Accounting for the extra introductory language by positing subcategories within the section of threats in the Tochecha.

RaShI, based upon Torat Kohanim (Midrash Halacha on VaYikra) explains that the series of additional phrases in 26:14-15 represent seven graduated steps describing an individual’s increasing alienation from a life of Mitzva observance as s/he falls ever further down the “slippery slope” into sin and denial.

Failure to study Tora (“Lo Tishme’u Li”) à

Failure to perform the Commandments (“VeLo Ta’asu”) à

Disrespect for others who do observe the Commandments (“BeChukotai Timasu”) à

Hatred for Tora scholars (“Mishpatai Tigal Nafshechem”)[5] à

Preventing others from observing the Tora (“LeVilti Asot”)[6] à

Deny that the Tora was Divinely Revealed (“Kol Mitzvotai”)[7] à

Deny that God Exists, (KaVeYachol) (LeHafrechem Et Briti).

Assuming that RaShI’s interpretation has merit, couldn’t a similar sequence have been suggested by the Tora with respect to increased Mitzva observance, in accordance with the principle of Ben Azai in Avot 4:2, Mitzva Goreret Mitzva (the performance of one Commandment leads to the performance of another)? Here for example is an eleven step system for increased holiness and fulfillment of God’s Will that is found in the Oral Tradition:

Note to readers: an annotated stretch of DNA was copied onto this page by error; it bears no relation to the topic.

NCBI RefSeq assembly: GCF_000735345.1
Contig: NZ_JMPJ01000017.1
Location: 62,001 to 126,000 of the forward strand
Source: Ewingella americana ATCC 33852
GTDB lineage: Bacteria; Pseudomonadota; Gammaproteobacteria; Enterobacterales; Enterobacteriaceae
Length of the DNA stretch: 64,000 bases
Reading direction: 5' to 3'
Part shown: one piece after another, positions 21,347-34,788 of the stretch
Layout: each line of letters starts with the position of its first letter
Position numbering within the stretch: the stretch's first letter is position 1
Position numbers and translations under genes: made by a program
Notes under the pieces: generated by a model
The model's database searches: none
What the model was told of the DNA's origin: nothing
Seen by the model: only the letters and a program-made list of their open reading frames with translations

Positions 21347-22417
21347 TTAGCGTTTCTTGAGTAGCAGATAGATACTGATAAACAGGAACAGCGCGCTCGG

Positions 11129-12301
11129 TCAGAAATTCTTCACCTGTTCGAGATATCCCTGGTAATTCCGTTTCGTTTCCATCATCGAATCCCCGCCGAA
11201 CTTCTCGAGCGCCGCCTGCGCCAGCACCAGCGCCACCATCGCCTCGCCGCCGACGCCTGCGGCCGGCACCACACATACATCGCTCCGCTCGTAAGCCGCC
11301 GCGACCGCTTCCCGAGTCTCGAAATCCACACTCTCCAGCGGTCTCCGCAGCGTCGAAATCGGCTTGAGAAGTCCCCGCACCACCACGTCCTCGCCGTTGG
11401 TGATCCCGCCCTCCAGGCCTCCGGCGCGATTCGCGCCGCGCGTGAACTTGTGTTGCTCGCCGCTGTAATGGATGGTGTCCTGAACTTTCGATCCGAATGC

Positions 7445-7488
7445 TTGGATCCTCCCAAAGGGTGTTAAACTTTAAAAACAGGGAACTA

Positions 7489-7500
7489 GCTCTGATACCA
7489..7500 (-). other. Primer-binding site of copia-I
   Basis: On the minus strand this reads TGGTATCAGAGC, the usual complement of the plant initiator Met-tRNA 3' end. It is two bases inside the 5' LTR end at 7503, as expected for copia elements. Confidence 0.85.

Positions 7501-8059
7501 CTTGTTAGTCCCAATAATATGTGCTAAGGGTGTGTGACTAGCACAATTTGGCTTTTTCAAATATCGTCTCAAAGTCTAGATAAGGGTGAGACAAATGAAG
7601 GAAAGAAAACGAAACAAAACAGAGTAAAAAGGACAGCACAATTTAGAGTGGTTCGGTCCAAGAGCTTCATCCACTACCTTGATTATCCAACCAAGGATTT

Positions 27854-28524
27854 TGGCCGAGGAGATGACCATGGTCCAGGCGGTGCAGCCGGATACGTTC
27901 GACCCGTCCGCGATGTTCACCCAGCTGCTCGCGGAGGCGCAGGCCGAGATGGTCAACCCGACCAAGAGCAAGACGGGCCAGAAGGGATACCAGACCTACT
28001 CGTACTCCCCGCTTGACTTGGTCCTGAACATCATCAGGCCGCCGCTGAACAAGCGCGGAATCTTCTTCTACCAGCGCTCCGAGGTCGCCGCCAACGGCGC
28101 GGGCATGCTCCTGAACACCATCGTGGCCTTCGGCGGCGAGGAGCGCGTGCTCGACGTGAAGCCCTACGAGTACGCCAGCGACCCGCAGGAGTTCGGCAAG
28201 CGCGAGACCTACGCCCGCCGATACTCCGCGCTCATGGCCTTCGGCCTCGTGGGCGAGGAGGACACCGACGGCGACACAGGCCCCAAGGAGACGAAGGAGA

Avoda Zora 20b

R. Pinchas ben Yair said: Tora study brings one to heedfulness; heedfulness brings one to diligence; diligence brings one to moral cleanliness; moral cleanliness brings one to asceticism; asceticism brings one to purity; purity brings one to piety; piety brings one to humility; humility brings one to fear of sin; fear of sin brings one to holiness; holiness brings one to Divine Inspiration; Divine Inspiration brings one to the resurrection of the dead.

Considering the concept of “Fear of God” in various Tora contexts.

To attempt to understand the place of the type of Yirat HaShem focusing upon preventing transgressions by means of powerful threats and gut-wrenching fear as in the Tochecha, within the greater context of the Mitzvot of the Tora in general, it is necessary to consider other  examples of biblical “fear of God”.